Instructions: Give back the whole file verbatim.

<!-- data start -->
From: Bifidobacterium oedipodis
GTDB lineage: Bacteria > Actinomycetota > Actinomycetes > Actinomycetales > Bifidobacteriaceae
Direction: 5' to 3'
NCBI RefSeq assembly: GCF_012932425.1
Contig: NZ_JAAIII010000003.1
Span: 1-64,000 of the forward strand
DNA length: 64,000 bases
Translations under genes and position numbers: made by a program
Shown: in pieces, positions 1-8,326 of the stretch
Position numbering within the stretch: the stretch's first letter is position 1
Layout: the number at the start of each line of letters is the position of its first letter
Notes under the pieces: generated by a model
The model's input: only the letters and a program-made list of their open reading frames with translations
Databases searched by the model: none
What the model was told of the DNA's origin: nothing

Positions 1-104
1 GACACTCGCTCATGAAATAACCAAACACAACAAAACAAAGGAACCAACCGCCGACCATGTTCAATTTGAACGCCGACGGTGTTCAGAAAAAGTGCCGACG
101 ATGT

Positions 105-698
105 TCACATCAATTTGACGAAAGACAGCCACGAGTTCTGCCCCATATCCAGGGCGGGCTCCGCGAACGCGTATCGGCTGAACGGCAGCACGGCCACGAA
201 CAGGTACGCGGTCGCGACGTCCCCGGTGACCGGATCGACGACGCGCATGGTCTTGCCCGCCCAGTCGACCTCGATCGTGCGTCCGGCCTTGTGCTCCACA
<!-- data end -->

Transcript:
From: Bifidobacterium oedipodis
GTDB lineage: Bacteria > Actinomycetota > Actinomycetes > Actinomycetales > Bifidobacteriaceae
Direction: 5' to 3'
NCBI RefSeq assembly: GCF_012932425.1
Contig: NZ_JAAIII010000003.1
Span: 1-64,000 of the forward strand
DNA length: 64,000 bases
Translations under genes and position numbers: made by a program
Shown: in pieces, positions 1-8,326 of the stretch
Position numbering within the stretch: the stretch's first letter is position 1
Layout: the number at the start of each line of letters is the position of its first letter
Notes under the pieces: generated by a model
The model's input: only the letters and a program-made list of their open reading frames with translations
Databases searched by the model: none
What the model was told of the DNA's origin: nothing

Positions 1-104
1 GACACTCGCTCATGAAATAACCAAACACAACAAAACAAAGGAACCAACCGCCGACCATGTTCAATTTGAACGCCGACGGTGTTCAGAAAAAGTGCCGACG
101 ATGT

Positions 105-698
105 TCACATCAATTTGACGAAAGACAGCCACGAGTTCTGCCCCATATCCAGGGCGGGCTCCGCGAACGCGTATCGGCTGAACGGCAGCACGGCCACGAA
201 CAGGTACGCGGTCGCGACGTCCCCGGTGACCGGATCGACGACGCGCATGGTCTTGCCCGCCCAGTCGACCTCGATCGTGCGTCCGGCCTTGTGCTCCACA